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Old 18-09-2019, 20:55   #1
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Angry Composting Toilet (AirHead) going sour after 5 years

Hi all,

My husband and I have been using an AirHead for 5 years now. We actually own two--one (from 2014) on our Ericson 35, and one (from 2016) on our travel trailer. I mention these two dates because there are slight design model changes, but nothing too noticeable. We thought we were AirHead experts, but we've failed to troubleshoot! It is very frustrating.

The 2014 AirHead worked very well when we first got it (learning curve exempt); the compost was healthy, smelled "fresh" like broccoli or peat moss, and vented air wasn't a problem. This was on our first sailboat, an Ericson 29. Despite the 20' vent house traveling through the walls all the way aft, we never had problems with fulltime use.

The 2016 Airhead on our trailer had some problems--the compost tended to be wetter. The hose was about 3', vertically rising into the wall into a cowl. Sometimes the moisture would leak from the handle. We learned we were adding too much hydration; eventually, it composted fine, also fulltime use.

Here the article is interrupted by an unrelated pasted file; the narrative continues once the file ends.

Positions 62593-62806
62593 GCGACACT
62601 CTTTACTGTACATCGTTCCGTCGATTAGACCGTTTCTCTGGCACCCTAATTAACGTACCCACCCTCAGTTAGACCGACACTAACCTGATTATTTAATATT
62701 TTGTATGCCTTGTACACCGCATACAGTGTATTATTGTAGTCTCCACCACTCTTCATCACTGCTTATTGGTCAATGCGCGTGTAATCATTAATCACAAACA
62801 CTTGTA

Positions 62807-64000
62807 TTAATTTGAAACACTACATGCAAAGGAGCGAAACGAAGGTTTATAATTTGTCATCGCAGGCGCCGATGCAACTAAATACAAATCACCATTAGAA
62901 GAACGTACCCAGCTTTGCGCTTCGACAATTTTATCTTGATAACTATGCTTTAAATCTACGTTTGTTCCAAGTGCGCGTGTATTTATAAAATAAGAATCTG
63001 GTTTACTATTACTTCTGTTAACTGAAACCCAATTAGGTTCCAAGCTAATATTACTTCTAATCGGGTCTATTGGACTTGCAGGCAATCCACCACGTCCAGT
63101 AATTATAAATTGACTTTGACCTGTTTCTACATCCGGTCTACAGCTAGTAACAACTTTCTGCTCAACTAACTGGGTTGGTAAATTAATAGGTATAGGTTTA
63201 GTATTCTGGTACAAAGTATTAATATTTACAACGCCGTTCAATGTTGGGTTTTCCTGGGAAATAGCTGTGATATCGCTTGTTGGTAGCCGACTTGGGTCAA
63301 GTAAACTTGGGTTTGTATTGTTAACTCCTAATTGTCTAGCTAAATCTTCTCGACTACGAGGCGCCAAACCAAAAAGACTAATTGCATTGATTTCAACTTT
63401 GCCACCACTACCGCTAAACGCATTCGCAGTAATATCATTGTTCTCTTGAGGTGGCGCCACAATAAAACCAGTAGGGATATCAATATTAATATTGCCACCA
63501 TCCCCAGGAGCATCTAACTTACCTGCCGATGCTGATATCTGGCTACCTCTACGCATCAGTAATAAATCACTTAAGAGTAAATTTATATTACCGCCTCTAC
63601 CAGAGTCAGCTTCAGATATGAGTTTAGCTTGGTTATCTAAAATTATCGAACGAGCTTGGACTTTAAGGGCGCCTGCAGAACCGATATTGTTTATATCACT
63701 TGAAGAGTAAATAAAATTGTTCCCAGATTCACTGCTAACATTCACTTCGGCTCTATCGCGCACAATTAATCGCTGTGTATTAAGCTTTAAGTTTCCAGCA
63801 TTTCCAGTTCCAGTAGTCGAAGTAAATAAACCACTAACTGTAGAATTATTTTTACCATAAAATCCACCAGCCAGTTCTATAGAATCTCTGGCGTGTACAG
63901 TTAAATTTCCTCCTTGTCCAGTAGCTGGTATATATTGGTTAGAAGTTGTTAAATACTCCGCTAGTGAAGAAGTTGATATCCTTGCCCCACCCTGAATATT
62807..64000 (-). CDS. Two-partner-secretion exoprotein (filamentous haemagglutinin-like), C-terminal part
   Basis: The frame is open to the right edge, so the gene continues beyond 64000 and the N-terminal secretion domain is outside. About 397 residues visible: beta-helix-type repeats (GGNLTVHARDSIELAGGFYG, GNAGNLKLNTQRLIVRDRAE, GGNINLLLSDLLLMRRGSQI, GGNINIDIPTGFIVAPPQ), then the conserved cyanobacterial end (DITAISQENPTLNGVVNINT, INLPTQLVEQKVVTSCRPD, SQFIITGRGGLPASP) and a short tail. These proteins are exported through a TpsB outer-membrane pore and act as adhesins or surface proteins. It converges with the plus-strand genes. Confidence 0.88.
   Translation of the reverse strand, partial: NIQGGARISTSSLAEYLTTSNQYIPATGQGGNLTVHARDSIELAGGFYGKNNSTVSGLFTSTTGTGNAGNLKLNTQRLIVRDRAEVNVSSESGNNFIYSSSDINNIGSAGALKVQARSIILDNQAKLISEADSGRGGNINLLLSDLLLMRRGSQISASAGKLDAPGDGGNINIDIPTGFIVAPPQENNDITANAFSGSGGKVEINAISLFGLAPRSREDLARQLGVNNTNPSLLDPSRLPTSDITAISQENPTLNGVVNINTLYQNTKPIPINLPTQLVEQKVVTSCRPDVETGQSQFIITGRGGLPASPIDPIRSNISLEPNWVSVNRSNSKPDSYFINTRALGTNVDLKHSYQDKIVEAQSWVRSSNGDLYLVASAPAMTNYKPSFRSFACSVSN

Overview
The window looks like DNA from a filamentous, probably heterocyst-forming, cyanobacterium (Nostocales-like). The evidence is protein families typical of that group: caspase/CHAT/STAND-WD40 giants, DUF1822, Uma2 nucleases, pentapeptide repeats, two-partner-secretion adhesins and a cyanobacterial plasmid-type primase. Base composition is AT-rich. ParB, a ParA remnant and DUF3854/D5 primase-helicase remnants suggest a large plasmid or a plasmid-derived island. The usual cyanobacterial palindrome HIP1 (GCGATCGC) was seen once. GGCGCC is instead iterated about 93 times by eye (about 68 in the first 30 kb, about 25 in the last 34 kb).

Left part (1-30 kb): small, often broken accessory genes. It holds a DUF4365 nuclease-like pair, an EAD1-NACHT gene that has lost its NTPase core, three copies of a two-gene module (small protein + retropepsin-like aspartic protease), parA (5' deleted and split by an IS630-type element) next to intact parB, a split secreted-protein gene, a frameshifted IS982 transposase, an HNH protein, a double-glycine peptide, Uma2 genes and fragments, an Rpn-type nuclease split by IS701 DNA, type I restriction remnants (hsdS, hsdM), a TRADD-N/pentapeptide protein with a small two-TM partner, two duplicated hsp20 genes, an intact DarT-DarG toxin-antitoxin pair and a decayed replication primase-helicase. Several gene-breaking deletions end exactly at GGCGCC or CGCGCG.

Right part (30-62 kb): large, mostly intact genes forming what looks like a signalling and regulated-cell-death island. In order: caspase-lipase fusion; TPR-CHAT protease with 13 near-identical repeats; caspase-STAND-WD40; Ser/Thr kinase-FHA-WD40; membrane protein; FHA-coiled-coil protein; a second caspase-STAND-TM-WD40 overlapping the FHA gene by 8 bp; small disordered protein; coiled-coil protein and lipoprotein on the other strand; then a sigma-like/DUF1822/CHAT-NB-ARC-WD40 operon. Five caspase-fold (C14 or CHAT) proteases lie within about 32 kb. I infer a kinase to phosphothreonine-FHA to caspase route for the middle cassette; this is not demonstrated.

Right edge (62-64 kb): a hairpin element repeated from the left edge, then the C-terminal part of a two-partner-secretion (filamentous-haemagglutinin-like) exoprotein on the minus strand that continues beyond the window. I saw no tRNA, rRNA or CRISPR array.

This year, we upgraded to our Ericson 35 and installed the old 2014 AirHead. This time, we added a new cowl vent right by the water intake and holding tank pumpout. The hose is about 5' long, vertical. Early on, we found moisture collecting at the bottom of the hose. We've added a stronger computer fan (Noctua NF-A6x25 FLX) to replace the old one that came with the 2014 AirHead. The bucket's screen, which we replaced with multiple squares of mosquito screens overlaying each other, is clear; I can feel air being sucked in. Fulltime use.

Without fail, every batch of compost is a sludge. The air vented smells terrible, regardless of how dry the coco peat we add is. The fan seems to work great, since every time the peat is stirred, we get a noxious puff of poo-gas.

The first thing I can think of is maybe the pee is backwashing somehow--sometimes toilet paper gets stuck there from the trapdoor, but I routinely scrape out any residuals that could do it.
The second thing I can think of is (TMI) my husband has had watery stools since a bout of antibiotics. He's got an appointment about it coming up. But there seems way too much moisture for that to be it, and that was very recently.
The third thought is, maybe the verticality of the hose is allowing moist air to backwash... yet the 20' ventilation hose had a steep vertical rise before entering the walls and traveling aft on the 29'.

Was hoping someone out there has encountered--and fixed!!--this wall before. Everything should be working from our 5 years of experience, yet it's not!! Very frustrating to experience since we know what it's like to have it working perfectly. My husband is about to replace everything with cat litter instead

--L
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Old 18-09-2019, 21:34   #2